Gimme a break. (And that usage is what is considered pop culture.)

I'm sorry to use someone else's words, but I'm afraid I would throw too much invective -- left to my own vocabulary.

Respectfully submitted,
Emma Apropos

Posted by: Emma at September 1, 2004 06:14 PM

RP - You'll like the article I blogged about on July 4th:
Credit for pointing me to the article goes to Linda at Auteriffic. Also, is "disperception" really a word? Something else you might enjoy is a book by one Lynne Truss entitled "Eats, Shoots and Leaves". It's a grammatical treatise.

Posted by: Mark D. Firestone at September 2, 2004 06:56 AM

Emma, I read that on Helen's blog, too. It was entirely appropriate.

Mark, disperception is a word a friend of mine coined. We made it up because we felt it was needed, badly, in the language. It works. I'll go check out your piece today. Thanks for the reference.

Posted by: RP at September 2, 2004 07:52 AM

I got quoted!

I am being thrown up in literary circles!

I am awed! :)

Truthfully, I heard it again yesterday in the office-the whole culture/no culture issue. And you know? I have come to the following conclusion:

Culture is for yogurt.
People are just people.

Posted by: Helen at September 2, 2004 12:36 PM

Well, as long as you are not being thrown up ON, you are probably doing just fine!

Posted by: RP at September 2, 2004 12:37 PM

The word "disperception" has been used by orthomolecular physicians in the United States since the 1950s. It is not a new word. RP's claim to have made the word up is uninformed.

Posted by: Em at June 8, 2005 11:50 PM

Thank you, Em, for your comment. I had never heard of orthomolecular physicians before. Having not lived in the 50's, I couldn't really say.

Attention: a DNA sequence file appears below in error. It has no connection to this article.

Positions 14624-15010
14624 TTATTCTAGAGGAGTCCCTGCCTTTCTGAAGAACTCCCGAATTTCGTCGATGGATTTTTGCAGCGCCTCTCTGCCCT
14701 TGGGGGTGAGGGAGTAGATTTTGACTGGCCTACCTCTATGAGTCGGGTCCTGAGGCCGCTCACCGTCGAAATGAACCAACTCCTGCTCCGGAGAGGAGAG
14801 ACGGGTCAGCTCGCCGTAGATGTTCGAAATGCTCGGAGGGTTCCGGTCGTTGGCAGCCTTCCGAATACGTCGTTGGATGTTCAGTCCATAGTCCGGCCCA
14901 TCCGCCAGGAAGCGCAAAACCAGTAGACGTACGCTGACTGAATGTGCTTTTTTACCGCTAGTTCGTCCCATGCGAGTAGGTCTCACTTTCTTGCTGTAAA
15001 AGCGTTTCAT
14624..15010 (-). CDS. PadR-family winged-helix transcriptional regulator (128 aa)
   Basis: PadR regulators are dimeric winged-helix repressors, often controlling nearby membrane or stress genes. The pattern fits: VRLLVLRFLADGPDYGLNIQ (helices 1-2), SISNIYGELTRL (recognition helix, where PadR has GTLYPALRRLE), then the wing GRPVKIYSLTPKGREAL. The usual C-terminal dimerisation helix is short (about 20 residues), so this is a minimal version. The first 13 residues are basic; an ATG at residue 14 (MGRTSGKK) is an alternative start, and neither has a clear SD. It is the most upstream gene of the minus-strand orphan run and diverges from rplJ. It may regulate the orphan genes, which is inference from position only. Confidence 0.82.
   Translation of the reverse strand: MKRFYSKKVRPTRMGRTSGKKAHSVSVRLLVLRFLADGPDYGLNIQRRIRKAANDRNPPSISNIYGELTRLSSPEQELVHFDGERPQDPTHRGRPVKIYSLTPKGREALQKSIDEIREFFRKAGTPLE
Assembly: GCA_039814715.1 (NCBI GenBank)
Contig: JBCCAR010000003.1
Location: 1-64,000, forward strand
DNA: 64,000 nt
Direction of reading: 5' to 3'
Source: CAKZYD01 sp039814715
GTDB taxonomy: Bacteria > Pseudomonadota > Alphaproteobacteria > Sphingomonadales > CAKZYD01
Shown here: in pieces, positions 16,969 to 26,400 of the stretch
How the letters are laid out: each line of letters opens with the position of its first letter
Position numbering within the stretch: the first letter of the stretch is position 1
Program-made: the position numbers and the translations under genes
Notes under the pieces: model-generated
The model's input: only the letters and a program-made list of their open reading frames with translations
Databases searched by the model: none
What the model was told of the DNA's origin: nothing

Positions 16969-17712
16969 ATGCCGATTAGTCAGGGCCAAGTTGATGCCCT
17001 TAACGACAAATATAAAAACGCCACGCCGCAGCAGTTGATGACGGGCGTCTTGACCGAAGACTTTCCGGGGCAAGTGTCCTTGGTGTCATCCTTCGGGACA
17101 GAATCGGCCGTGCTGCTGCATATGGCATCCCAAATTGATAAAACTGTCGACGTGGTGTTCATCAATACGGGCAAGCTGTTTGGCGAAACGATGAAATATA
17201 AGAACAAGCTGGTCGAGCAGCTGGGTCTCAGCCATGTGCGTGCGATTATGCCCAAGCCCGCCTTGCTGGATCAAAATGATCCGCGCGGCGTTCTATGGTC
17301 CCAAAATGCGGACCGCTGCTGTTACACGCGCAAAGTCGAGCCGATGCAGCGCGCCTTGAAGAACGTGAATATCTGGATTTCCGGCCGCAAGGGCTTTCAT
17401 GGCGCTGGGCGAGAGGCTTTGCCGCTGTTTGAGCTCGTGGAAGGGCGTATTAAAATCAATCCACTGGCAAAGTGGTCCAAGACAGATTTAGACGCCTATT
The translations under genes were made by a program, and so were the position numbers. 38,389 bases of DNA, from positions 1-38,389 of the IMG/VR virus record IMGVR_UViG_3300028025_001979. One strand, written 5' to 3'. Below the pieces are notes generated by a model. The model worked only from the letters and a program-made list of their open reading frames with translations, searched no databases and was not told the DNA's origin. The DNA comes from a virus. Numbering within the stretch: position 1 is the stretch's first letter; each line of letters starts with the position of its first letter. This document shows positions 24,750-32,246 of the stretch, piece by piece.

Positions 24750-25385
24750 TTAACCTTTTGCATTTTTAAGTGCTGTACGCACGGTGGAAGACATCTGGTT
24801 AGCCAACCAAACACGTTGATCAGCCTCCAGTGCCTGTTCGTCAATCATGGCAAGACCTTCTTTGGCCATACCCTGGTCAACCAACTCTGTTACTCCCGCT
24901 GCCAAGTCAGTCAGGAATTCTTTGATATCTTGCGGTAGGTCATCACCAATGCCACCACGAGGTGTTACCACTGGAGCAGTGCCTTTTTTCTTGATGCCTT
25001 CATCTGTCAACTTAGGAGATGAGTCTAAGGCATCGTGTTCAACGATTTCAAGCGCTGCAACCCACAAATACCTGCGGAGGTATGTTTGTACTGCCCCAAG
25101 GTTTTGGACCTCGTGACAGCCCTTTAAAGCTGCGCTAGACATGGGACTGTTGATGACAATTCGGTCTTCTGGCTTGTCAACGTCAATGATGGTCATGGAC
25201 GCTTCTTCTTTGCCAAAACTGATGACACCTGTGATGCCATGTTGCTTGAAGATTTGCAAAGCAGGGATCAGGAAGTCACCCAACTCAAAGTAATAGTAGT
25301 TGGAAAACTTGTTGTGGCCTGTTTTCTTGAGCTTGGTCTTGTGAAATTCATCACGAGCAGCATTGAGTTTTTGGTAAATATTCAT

Posted by: rp at June 9, 2005 09:36 AM

Odd..I just did a search for "disperception" and there were all of 47 instances in all of 8,058,044,651 web pages. Every single one (that wasn't an obvious spelling error) referred to a state of sensory misinformation. Not a single bit about orthopedic sciences, molecular or otherwise.

Even more oddly, despite the fact that it has sporadic (yet common) usage, it does not appear in the Cambridge or Oxford unabridged dictionaries or the International Dictionary of Medicine and Biology. Why, it's almost like it hasn't been used in even an inconsistent fashion by the orthomolecular physicians in the United States since the 1950s.

How very, very odd.

Posted by: Jim at June 9, 2005 11:53 AM

Type in the following terms in Google for more specific results:
disperception + orthomolecular
dispercetpion + copper

Try looking up the author Abram Hoffer in the library or at health food stores. He is a popular author who practices and writes about orthomolecular medicine. As Jim has found there is very little on the Web still. In fact, I came upon this site/blog after typing in "disperception" as the search term in Google, and I was surprised to see this as the first result.

I periodically search for this term precisely because so little of the word is used on the Web. I am working on an article theorizing that a filmmaker's work centers on his characters' experimenting with disperception as a means of solving their life problems. Sometimes this method deepens a character's troubles. Having a stake in introducing the word to film criticism, I was dismayed to see the word misused so flagrantly here by RP.

I do not believe ignorance to be bliss. But having not lived in the 50s either, I guess I shouldn't know anything culturally significant from that era that have become anachronisms in our time. Consequently, bomb shelters and hula hoops should be beyond my grasp.

The term "disperception" was not coined by orthomolecular doctors. I don't know how the word originated, but it was used by early psychoanalysts and neurologists to describe symptoms experienced by schizophrenics. I am guessing that the word's lack of use now has something to do with the pre-eminence of the DSM in the psychological field.

Posted by: Em at June 16, 2005 05:46 AM

Em, as fun as this may be for you, you kind of come across as a jerk so I'm gonna just cut you off. Since this is my blog, I get to decide that I don't wish to bothered by your subtle digs. I will close with this: how can I be "uninformed" and at the same time misuse the word so "flagrantly" when by your own admission, the only way to have turned up your specialized knowledge would have been to conduct a google search with such great specificity that it presupposes the very knowledge that the search is designed to discover? No need to answer, I'm just pointing out that you may need to brush up on your logical reasoning. It's a pretty flagrant mistake.

Posted by: RP at June 16, 2005 06:39 PM